• If one external script depends on another, mark them both defer (but not async) and they will be executed in the order that they were declared. Again, this allows rendering to continue in parallel to script downloading in IE and HTML5-aware Gecko/Webkit, but older browsers and Opera will suffer. It's a good idea to use defer even if the scripts are at the bottom of the page so that they download in parallel with each other.
  • Never use defer for inline scripts because the HTML5 draft has taken away the execution order guarantee.
  • If your audience includes many Opera or old Firefox/Safari users, the following snippet will execute the script after parsing the document on most pre-HTML5 browsers (IE, Webkit, need to test old Firefox), while the newest HTML5-aware browsers start downloading immediately but won't block to execute the script because of the async attribute. In other words, most older browsers treat it like a script at the bottom of the page, and newest browsers recognize the async. But Opera users get the worst of both worlds, because Opera begins execution immediately and doesn't understand async. This is the pattern recommended by Google Analytics for the urchin on many webpages.

snippet:

<script>
(function() {
  var script = document.createElement('script');
  script.src = '...';
  script.async = true;
  var s = document.getElementsByTagName('script')[0];
  s.parentNode.insertBefore(script, s);
})();
</script>
  • If another script depends on the first script to load, then you can use the same pattern as above, but listen to the onload event of the first script element before executing the second script. See the LABjs example for how to wait for another script to load.
  • If you have multiple scripts with complicated dependencies, use LAB.js or the YUI Loader to make them download in parallel and execute in some valid order.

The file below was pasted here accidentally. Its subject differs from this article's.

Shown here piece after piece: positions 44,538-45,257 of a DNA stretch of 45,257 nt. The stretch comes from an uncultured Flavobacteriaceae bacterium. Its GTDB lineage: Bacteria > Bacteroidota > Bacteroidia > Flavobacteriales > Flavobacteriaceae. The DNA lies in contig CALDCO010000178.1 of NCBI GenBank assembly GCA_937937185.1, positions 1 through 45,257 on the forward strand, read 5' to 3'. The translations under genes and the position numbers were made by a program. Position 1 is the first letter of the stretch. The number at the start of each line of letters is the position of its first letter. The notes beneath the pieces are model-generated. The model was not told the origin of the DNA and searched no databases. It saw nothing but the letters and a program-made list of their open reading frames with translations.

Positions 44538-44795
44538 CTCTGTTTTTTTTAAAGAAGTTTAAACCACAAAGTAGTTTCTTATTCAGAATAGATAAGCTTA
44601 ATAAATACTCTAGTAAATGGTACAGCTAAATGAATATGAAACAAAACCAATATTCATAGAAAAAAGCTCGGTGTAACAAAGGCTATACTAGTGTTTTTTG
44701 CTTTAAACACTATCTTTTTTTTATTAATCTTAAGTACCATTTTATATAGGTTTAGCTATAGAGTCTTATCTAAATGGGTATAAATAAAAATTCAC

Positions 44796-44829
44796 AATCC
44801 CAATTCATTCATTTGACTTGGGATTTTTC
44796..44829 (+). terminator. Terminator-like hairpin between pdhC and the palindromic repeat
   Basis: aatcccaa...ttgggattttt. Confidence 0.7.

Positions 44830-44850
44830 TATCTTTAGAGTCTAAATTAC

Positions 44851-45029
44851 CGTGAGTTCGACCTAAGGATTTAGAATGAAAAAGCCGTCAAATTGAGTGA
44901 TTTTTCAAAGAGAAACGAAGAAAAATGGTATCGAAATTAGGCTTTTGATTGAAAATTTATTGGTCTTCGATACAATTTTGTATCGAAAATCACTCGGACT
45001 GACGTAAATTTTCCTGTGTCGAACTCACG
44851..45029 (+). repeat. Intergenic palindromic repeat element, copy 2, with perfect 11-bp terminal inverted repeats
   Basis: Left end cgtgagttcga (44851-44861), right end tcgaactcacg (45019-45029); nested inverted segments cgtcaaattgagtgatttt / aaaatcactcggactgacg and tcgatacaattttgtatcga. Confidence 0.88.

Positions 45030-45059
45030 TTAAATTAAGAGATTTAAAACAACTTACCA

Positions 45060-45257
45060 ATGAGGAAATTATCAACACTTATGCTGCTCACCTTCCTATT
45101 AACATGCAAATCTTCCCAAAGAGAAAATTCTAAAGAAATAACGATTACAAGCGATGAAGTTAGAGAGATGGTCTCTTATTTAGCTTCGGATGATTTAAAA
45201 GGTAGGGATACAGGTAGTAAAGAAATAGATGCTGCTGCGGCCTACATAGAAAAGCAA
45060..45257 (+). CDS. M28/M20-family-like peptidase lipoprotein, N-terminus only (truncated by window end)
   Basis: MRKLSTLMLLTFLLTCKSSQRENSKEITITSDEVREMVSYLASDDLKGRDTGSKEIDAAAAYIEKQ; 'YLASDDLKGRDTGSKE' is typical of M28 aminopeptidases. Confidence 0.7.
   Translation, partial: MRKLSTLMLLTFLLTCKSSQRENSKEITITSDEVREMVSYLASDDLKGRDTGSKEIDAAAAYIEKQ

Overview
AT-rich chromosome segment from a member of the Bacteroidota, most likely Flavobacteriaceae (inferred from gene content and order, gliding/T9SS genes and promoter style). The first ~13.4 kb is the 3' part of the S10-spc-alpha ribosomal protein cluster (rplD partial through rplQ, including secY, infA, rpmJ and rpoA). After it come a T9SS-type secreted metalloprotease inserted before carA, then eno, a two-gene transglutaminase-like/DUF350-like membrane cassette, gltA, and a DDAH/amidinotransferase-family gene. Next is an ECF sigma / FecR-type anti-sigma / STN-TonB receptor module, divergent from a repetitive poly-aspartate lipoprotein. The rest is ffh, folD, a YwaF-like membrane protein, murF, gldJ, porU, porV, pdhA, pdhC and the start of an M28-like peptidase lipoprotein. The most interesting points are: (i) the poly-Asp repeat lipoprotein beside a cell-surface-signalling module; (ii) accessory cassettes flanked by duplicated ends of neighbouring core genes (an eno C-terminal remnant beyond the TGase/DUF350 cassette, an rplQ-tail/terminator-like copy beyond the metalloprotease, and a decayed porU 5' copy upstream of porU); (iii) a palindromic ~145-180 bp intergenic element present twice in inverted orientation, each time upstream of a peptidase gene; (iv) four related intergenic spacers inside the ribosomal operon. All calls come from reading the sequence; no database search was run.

• If you're using a popular library such as jQuery, consider using Google's copy rather than your own to increase the likelihood that the browser has already cached it.

Update: If you have scripts split into modules and want to improve performance, I recommend the "Coupling Asynchronous Scripts" chapter of Even Faster Web Sites by Steve Souder. It contains tips/tricks for not only controlling execution order but also to delay parsing of scripts to improve performance.

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2  
Update: IE10 supports async. –  Chris Moschini May 24 '12 at 4:15
    
I took this from here: "It's a good idea to use defer even if the scripts are at the bottom of the page so that they download in parallel with each other." Important one. –  Satya Prakash Oct 21 '13 at 18:25

defer is supported only by internet explorer. you don't need to rely on it. there are other ways to get the same effect, like placing your scripts at the end of the page just before the </body> tag, as others have pointed out.

The purpose of defer is to tell the externally linked script to wait until the page finishes loading until it runs. The same thing can be accomplished via good unobtrusive JavaScript methods, which usually include code that prevents scripts from executing until the DOM is finished loading.

The advantage of defer occurs in connection with Internet Explorer, since that browser is the only one that supports the defer attribute. So, if you need a quick script to run only in IE, and you don’t mind if the entire page loads before it starts to execute, then simply add defer="defer" in your tag and that will quickly take care of that problem. Fixing a transparent PNG issue in IE6 is one possible practical use for defer.

The defer attribute must be used when hiding a script from other browsers with a conditional comment that targets an IE-only script — otherwise the script will run normally in other browsers.)

Reference: http://www.impressivewebs.com/10-javascript-quick-tips-and-best-practices/

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3  
just a sidenote: defer is also supported in firefox 3.5+ –  galambalazs Oct 17 '10 at 8:26
    
You're right, here's a reference: hacks.mozilla.org/2009/06/defer –  Moin Zaman Oct 17 '10 at 9:36

If scripts can be deferred, they can also be moved to the bottom of the page (as pointed out by @Christian in the comments)

This would be a better choice in terms of performance, as it will not block the rest of the page from loading. You can place your scripts before the </body> tag.

This attribute is poorly supported by major browsers, this in itself should be a hint to stop using it.